Researchers at Arizona State University have developed a jetpack that they hope will help people reach the four-minute mile mark.
Developed with the help of the Defense Advanced Research Project Agency (DARPA) and dubbed the 4MM (for four-minute mile), the jetpack was designed for soldiers in the field who need to get in and out of situations quickly. Thomas Sugar, professor at the university’s Human Machine Integration Laboratory, and his team were originally developing robotic systems that could assist amputees when DARPA asked if they could put something together that would allow able-bodied people to run faster. Jason Kerestes, an engineering graduate student at ASU, was brought onto the project because he also owned a welding business. His work gave birth to the 4MM.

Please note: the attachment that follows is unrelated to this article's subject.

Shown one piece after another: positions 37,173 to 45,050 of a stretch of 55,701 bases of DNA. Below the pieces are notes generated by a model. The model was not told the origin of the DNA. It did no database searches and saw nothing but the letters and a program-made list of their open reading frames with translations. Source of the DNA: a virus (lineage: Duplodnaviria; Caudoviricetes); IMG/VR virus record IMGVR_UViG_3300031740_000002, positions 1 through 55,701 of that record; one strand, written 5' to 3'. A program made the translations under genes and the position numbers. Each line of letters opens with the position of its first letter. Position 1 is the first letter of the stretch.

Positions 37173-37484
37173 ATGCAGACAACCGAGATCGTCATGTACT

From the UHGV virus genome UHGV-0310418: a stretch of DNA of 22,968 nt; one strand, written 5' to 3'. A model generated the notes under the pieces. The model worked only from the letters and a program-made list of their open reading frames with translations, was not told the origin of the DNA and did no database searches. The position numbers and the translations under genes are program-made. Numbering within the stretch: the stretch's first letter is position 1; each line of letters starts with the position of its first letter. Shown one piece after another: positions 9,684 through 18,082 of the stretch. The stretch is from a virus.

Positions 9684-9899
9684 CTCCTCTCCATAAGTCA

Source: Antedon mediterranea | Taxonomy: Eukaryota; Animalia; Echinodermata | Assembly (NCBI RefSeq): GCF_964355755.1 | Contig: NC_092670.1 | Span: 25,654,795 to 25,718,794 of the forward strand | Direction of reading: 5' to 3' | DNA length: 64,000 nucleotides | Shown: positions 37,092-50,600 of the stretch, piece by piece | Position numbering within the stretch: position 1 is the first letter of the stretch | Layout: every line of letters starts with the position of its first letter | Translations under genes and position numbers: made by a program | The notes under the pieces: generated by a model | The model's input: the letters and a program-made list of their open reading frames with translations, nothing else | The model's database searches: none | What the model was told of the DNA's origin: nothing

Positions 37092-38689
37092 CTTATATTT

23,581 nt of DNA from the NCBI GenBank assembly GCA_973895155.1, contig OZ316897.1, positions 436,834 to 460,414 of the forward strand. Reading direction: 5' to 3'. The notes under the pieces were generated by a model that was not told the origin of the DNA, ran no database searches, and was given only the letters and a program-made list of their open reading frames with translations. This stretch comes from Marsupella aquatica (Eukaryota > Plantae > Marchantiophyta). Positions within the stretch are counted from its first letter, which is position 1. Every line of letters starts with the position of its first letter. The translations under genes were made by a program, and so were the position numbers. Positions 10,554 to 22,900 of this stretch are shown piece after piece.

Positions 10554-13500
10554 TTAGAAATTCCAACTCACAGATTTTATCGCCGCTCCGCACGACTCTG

“Our overall goal is to get any soldier or any test subject at the time to be able to run a four-minute mile,” Kerestes said in a promotional video about the project. “These devices can really help soldiers to not only accomplish their goals and succeed in their missions, but potentially save human lives as well.”
The team tested the 4MM on Alexander Chapin, a multimedia specialist and athlete. Chapin can normally run a 200-meter time trial unassisted in 28 seconds. With the 4MM, he ran it in 25 seconds despite the added 11.2 pounds strapped to his back. “Over trials over a 200-meter distance, we definitely saw a decrease in time and a decrease in metabolic cost, the amount of energy required for a person to run at high speeds,” Kerestes said.
When the team had Chapin run the mile with the jetpack, he shaved 18 seconds off his usual time, from 5 minutes, 20 seconds to 5 minutes, 2 seconds.
With the prototype finished, Kerestes is now working on refining it for better performance.